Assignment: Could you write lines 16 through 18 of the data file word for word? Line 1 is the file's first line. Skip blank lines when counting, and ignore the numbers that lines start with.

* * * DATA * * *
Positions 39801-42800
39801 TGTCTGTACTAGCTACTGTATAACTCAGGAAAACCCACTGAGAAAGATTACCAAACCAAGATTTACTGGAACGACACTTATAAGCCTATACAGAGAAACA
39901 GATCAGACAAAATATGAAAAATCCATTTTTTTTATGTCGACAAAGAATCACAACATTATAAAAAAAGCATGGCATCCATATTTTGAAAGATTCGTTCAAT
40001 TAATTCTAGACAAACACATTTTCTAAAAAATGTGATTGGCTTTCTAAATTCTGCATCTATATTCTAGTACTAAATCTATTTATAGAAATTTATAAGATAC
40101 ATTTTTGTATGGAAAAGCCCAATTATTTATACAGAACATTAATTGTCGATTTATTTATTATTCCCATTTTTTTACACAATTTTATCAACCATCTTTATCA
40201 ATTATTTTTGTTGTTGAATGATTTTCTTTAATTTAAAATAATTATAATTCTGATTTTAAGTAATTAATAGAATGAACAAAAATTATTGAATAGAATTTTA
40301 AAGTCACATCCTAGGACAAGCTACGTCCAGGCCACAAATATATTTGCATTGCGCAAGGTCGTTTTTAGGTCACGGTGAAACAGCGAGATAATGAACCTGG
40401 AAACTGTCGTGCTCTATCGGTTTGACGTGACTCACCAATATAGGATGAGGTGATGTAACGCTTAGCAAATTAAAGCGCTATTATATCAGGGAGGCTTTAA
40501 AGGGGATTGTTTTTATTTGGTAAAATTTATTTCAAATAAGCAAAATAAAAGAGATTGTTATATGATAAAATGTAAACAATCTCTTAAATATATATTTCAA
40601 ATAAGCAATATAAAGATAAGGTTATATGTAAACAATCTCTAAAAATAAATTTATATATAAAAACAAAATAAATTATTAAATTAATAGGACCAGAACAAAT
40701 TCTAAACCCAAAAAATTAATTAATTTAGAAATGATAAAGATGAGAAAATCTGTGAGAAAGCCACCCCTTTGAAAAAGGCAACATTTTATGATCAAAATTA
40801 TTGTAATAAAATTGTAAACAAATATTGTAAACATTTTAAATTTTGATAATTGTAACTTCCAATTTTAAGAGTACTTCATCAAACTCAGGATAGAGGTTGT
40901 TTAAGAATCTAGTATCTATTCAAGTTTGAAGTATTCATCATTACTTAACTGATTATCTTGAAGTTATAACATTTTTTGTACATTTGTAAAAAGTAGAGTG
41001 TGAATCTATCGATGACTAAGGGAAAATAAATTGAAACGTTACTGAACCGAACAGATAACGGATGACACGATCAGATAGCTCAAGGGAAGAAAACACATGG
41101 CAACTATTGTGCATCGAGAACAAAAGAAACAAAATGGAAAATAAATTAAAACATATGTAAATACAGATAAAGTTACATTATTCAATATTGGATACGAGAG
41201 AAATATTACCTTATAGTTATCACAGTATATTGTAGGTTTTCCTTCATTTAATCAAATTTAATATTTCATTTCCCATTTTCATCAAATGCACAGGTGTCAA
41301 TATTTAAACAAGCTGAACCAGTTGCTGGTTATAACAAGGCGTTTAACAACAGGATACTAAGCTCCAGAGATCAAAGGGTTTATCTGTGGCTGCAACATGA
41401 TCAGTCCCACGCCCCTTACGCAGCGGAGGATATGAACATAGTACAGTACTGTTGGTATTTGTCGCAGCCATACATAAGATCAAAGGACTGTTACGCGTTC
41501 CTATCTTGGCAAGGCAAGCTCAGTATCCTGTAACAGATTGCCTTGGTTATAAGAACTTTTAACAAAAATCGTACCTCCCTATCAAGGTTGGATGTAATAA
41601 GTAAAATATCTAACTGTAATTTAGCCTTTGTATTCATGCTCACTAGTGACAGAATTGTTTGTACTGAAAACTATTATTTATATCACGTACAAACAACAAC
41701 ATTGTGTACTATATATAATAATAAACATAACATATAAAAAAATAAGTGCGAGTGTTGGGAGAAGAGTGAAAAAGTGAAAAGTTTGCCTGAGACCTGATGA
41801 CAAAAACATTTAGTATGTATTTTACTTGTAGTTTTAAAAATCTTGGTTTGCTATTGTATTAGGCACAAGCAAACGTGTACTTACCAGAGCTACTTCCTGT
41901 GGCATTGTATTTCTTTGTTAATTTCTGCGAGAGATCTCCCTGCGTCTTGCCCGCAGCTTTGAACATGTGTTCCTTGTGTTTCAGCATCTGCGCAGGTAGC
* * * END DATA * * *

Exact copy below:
41201 AAATATTACCTTATAGTTATCACAGTATATTGTAGGTTTTCCTTCATTTAATCAAATTTAATATTTCATTTCCCATTTTCATCAAATGCACAGGTGTCAA
41301 TATTTAAACAAGCTGAACCAGTTGCTGGTTATAACAAGGCGTTTAACAACAGGATACTAAGCTCCAGAGATCAAAGGGTTTATCTGTGGCTGCAACATGA
41401 TCAGTCCCACGCCCCTTACGCAGCGGAGGATATGAACATAGTACAGTACTGTTGGTATTTGTCGCAGCCATACATAAGATCAAAGGACTGTTACGCGTTC